American Oceans

Nearly 1000 Manatees Gather At Florida Park Setting New Record

a gathering of manatees in a spring in florida

In late January, Blue Spring State Park in Orange City, Florida, witnessed a remarkable clustering of manatees, as a staggering 932 individuals sought shelter in its warm waters, setting a new high in seasonal congregation numbers. This count notably exceeded the previous record by a significant margin, previously set at 736.

Notable Figures and Facts:

  • Record Count: 932 manatees on January 21, 2024
  • Previous Record: 736 manatees on January 1
  • Location: Blue Spring State Park, Orange City, Florida
  • Water Temperature: A steady 72 degrees Fahrenheit year-round

As the cooler season brings a dip in water temperatures, manatees migrate to sources of warmer water to prevent cold stress. Guidelines by the Florida Fish and Wildlife Conservation Commission indicate that manatees require waters typically warmer than 68 degrees Fahrenheit to thrive during winter, leading them to places like natural springs and power plant discharges.

Critical Manatee Habits and Habitat:

  • Manatees, also known as sea cows, are largely herbivorous marine mammals.
  • They prefer shallow waters and often surface, making them vulnerable to vessel strikes.
  • Dedicated manatee protection zones exist to mitigate risks from boating activities.
  • Warm-water sites are crucial for their survival, especially during colder months.

Significance of Warm-Water Refuges:

Given an ongoing mortality event impacting manatees since 2020, primarily along the East Coast, the availability of warm-water refuges is vital. Deteriorating water quality and the loss of seagrass beds have been contributing to the nutritional stress and subsequent deaths of these creatures. The constant 72-degree waters of Blue Spring offer a sanctuary from these harsh conditions.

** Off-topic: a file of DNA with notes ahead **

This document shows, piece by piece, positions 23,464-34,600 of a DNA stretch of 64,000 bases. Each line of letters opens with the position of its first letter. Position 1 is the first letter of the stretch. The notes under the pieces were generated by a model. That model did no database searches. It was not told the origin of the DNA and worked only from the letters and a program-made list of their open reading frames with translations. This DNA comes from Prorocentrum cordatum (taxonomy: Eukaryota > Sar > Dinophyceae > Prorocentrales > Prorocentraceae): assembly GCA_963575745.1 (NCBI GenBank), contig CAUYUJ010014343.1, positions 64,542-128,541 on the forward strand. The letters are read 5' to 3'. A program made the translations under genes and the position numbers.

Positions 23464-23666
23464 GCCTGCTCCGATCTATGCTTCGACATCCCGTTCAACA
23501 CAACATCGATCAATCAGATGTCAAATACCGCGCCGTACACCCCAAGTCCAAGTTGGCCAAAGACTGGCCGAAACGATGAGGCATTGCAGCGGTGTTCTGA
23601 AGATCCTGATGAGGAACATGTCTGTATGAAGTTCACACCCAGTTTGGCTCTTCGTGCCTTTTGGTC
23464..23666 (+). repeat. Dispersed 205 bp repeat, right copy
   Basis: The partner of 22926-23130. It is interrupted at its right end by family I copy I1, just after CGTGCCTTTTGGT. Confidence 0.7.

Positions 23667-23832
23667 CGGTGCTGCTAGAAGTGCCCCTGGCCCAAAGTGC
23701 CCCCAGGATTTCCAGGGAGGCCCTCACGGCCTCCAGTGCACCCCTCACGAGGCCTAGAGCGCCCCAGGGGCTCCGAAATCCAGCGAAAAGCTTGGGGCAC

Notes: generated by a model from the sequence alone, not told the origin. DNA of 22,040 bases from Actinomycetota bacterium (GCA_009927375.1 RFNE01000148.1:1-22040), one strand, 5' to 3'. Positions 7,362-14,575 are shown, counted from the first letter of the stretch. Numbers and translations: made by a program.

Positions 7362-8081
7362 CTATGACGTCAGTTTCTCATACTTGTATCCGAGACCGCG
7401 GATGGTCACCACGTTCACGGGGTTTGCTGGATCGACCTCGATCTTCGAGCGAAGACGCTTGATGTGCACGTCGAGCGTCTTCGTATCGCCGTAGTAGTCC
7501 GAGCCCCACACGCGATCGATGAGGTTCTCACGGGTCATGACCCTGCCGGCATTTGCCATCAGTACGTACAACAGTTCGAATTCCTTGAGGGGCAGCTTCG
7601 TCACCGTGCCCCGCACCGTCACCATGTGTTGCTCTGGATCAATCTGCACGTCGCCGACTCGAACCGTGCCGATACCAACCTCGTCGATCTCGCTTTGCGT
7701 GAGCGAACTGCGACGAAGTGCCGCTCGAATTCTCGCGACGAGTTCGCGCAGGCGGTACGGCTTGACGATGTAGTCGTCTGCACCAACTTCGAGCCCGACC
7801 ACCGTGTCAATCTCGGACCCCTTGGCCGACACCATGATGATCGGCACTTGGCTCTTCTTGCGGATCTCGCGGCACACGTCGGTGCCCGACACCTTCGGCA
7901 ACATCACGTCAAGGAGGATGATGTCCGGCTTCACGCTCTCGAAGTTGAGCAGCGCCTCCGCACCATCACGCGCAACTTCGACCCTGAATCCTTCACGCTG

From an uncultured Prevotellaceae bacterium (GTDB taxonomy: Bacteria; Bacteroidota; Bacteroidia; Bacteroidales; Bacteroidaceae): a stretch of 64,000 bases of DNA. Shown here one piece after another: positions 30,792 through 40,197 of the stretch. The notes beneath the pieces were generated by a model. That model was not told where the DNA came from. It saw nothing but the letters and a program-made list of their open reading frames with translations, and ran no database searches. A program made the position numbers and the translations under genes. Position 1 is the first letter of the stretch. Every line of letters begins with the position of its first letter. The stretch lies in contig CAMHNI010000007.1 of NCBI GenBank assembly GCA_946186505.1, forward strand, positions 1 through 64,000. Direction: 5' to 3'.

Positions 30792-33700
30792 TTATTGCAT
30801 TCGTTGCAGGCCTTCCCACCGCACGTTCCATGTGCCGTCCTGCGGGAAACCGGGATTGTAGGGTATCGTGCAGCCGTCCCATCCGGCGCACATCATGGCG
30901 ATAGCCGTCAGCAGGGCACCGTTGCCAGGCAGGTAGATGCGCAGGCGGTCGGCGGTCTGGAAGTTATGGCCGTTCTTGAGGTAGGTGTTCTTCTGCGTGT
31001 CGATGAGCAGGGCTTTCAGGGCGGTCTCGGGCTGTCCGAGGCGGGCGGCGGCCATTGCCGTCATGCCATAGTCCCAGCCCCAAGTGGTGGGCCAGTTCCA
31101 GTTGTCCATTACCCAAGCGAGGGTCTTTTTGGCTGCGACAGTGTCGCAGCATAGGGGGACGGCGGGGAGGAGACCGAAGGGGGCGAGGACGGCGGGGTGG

Historical Perspective:

  • Blue Spring’s manatee population in the 1970s was around 36.
  • Dramatic growth witnessed with more recent records showing a notable increase in numbers.
  • The Florida manatee, a subspecies of the West Indian manatee, is cataloged as vulnerable, approaching endangered status.

These marine mammals face multiple threats, including habitat loss, extreme weather, and algal blooms adversely affecting their primary food sources. Taking into consideration the average mass of these animals, the collective weight at Blue Spring on this record-breaking day was over 400 tons, underlining the immense scale of this gathering.

Observation Efforts:

  • Conducted by park staff, careful counts ensure accuracy of manatee numbers.
  • Sightings offer both an awe-inspiring spectacle and valuable data for conservation.

The substantial assemblage has since reduced, with counts returning to more typical levels. Nevertheless, the event underlines the park’s importance as a haven for manatees. Park manager Dustin Allen conveyed the perennial wonderment of witnessing these gentle giants, regardless of their numbers, as they seek respite in the park’s regulated warmth.

Add comment